The most dense solid-state memory ever created could soon exceed the capabilities of current computer storage devices by 1,000 times using a new technique. The same technology was used to manufacture atomic-scale circuits, allowing for quickly removing or replacing single hydrogen atoms. The technology enables the memory to be rewritable, meaning it could lead to far more efficient types of solid-state drives for computers.
Previous discoveries of atomic-scale computer storage were stable only at extremely low temperatures, but the new memory works at real-world temperatures and can withstand normal use. The memory is stable well above room temperature and is precise down to the atom.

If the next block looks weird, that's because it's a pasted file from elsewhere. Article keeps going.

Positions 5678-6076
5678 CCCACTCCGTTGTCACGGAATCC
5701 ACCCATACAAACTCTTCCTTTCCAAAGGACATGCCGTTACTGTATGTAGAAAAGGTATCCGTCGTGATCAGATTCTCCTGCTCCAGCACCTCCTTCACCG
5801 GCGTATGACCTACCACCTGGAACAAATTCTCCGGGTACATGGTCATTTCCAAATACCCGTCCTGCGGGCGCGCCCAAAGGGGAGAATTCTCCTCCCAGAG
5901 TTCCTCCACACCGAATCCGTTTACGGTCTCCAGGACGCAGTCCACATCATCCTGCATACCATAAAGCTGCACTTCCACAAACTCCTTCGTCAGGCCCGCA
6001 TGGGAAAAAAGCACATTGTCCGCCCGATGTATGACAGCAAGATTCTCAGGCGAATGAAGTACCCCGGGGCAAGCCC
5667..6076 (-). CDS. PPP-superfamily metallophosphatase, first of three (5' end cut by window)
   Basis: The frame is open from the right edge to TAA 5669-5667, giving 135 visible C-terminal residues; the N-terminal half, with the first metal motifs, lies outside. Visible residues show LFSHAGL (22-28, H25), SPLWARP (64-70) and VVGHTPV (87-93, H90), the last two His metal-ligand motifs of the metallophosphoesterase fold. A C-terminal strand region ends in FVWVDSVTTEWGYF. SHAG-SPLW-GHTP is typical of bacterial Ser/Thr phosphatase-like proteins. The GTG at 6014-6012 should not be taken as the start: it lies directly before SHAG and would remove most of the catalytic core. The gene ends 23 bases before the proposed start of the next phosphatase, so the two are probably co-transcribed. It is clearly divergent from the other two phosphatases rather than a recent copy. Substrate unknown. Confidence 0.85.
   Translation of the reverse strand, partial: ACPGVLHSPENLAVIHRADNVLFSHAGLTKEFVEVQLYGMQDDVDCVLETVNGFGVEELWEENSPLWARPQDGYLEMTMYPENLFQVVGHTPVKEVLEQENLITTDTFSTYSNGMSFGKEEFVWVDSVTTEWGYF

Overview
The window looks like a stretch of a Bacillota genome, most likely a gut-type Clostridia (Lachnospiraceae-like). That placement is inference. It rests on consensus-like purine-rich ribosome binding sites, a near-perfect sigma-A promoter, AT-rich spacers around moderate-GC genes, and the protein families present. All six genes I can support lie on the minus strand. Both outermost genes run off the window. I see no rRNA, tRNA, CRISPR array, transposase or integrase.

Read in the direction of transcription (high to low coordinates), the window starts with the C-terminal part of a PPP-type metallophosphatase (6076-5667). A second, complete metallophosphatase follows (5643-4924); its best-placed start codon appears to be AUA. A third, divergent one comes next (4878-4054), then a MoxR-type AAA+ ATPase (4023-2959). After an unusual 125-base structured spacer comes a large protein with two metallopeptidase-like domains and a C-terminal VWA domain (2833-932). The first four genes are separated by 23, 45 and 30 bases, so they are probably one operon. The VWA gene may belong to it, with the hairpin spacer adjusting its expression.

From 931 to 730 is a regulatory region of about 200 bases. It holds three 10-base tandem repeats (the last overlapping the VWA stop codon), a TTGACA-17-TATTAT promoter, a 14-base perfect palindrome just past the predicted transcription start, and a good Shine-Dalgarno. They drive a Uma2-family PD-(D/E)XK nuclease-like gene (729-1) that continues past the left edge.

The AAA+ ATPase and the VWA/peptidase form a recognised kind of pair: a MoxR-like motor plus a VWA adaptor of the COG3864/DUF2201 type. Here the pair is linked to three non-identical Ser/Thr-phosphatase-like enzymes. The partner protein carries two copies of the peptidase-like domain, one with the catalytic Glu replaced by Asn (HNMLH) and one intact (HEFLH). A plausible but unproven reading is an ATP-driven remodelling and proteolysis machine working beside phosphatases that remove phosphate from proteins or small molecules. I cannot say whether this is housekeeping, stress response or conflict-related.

The technology has immediate applications for archiving data; next steps will include increasing read and write speeds for even more flexible applications. To demonstrate the new memory, the entire alphabet was encoded at a density of 138 terabytes per square inch — roughly equivalent to writing 350,000 letters across a grain of rice.